Join author Ian Johnson and sociologist Li Jun for an IN-PERSON discussion about “Sparks: China’s Underground Historians and their Battle for the Future”
Sparks tells the resonant story of writers, filmmakers, and artists who use history to challenge Communist Party rule.
6:00 PM — Doors Open
6:30 PM — Book Talk: Sparks by Ian Johnson
7:30 PM — Book Signing
Please note that this event will be held in person at the Internet Archive, 300 Funston Avenue, San Francisco.
Sparks: China’s Underground Historians and their Battle for the Future (to be published by Oxford University Press on September 26, 2023) describes how some of China’s best-known writers, filmmakers, and artists have overcome crackdowns and censorship to forge a nationwide movement that challenges the Communist Party on its most hallowed ground: its control of history.
The past is a battleground in many countries, but in China it is crucial to political power. In traditional China, dynasties rewrote history to justify their rule by proving that their predecessors were unworthy of holding power. Marxism gave this a modern gloss, describing history as an unstoppable force heading toward Communism’s triumph. The Chinese Communist Party builds on these ideas to whitewash its misdeeds and glorify its rule. Indeed, one of Xi Jinping’s signature policies is the control of history, which he equates with the party’s survival.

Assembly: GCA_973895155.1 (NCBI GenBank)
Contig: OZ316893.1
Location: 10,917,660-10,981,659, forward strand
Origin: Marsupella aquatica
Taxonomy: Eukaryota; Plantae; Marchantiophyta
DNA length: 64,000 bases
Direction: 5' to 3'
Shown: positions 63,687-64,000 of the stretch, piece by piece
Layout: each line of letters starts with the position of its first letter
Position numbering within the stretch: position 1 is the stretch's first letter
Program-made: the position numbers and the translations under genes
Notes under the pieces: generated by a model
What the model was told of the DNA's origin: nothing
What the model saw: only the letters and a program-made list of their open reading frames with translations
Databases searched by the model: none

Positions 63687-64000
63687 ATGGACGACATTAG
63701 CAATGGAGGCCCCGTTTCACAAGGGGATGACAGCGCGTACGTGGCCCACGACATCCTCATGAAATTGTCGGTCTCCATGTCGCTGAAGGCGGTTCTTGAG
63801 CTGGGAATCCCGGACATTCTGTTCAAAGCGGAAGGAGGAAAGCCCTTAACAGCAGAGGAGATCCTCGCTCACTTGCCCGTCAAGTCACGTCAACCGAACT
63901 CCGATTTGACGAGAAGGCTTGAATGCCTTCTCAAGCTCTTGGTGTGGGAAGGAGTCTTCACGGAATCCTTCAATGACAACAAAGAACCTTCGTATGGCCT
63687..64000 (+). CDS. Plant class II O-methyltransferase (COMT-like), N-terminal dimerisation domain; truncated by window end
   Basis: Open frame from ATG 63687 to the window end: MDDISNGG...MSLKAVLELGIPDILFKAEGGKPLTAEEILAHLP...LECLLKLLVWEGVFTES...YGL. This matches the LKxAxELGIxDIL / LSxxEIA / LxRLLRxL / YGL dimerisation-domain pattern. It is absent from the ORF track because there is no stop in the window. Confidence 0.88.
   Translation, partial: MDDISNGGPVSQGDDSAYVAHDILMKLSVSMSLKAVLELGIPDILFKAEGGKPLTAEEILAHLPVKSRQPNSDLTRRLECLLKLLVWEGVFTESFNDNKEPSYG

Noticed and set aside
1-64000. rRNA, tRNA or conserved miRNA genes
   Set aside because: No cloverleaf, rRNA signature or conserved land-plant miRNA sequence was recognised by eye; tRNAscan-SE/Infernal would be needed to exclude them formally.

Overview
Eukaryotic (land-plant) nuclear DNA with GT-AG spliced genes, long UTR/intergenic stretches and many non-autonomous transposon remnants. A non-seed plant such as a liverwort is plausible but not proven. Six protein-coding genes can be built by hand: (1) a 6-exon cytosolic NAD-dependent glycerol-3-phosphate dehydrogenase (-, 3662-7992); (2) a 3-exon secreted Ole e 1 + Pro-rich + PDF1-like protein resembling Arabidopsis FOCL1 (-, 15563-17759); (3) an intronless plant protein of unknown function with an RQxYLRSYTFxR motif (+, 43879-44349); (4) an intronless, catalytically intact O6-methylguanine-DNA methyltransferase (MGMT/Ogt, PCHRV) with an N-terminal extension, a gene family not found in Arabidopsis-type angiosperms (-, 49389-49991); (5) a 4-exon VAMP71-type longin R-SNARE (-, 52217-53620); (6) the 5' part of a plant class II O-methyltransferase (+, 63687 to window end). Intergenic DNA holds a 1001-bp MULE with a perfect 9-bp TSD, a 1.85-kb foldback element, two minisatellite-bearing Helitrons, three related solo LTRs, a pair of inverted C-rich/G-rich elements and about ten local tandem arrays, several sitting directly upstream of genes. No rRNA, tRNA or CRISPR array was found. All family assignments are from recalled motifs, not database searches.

But in recent years, a network of independent writers, artists, and filmmakers have begun challenging this state-led disremembering. Using digital technologies to bypass China’s legendary surveillance state, their samizdat journals, guerilla media posts, and underground films document a regular pattern of disasters: from famines and purges of years past to ethnic clashes and virus outbreaks of the present–powerful and inspiring accounts that have underpinned recent protests in China against Xi Jinping’s strongman rule.
Based on years of first-hand research in Xi Jinping’s China, Sparks challenges stereotypes of a China where the state has quashed all free thought, revealing instead a country engaged in one of humanity’s great struggles of memory against forgetting—a battle that will shape the China that emerges in the mid-21st century.
Ian Johnson is a senior fellow at the Council on Foreign Relations. He has lived more than twenty years in China as a student, journalist, and teacher. His work appears regularly in The New York Review of Books, The New York Times, and other publications, and for five years he was on the editorial board of The Journal of Asian Studies. He has won numerous prizes for his coverage of China, including a Pulitzer Prize.
Li Jun (who writes under the penname Li Sipan) is a Ph.D. in political sociology, and a visiting scholar at Stanford University. Before entering academia, she was an investigative reporter for the liberal newspaper group Southern Daily Press and a recognized feminist activist. In 2004, she founded the feminist communications NGO Women’s Awakening Network (新媒体女性), which has played a leading role in China’s anti-sexual harassment campaigns and in the process of legislating against domestic violence. Li’s research focuses on the intergenerational differences in the feminist movement as well as the relationship between the media and the feminist movement in China.
Book Talk: Sparks by Ian Johnson
October 19 @ 6pm PT
IN-PERSON @ 300 Funston Avenue, San Francisco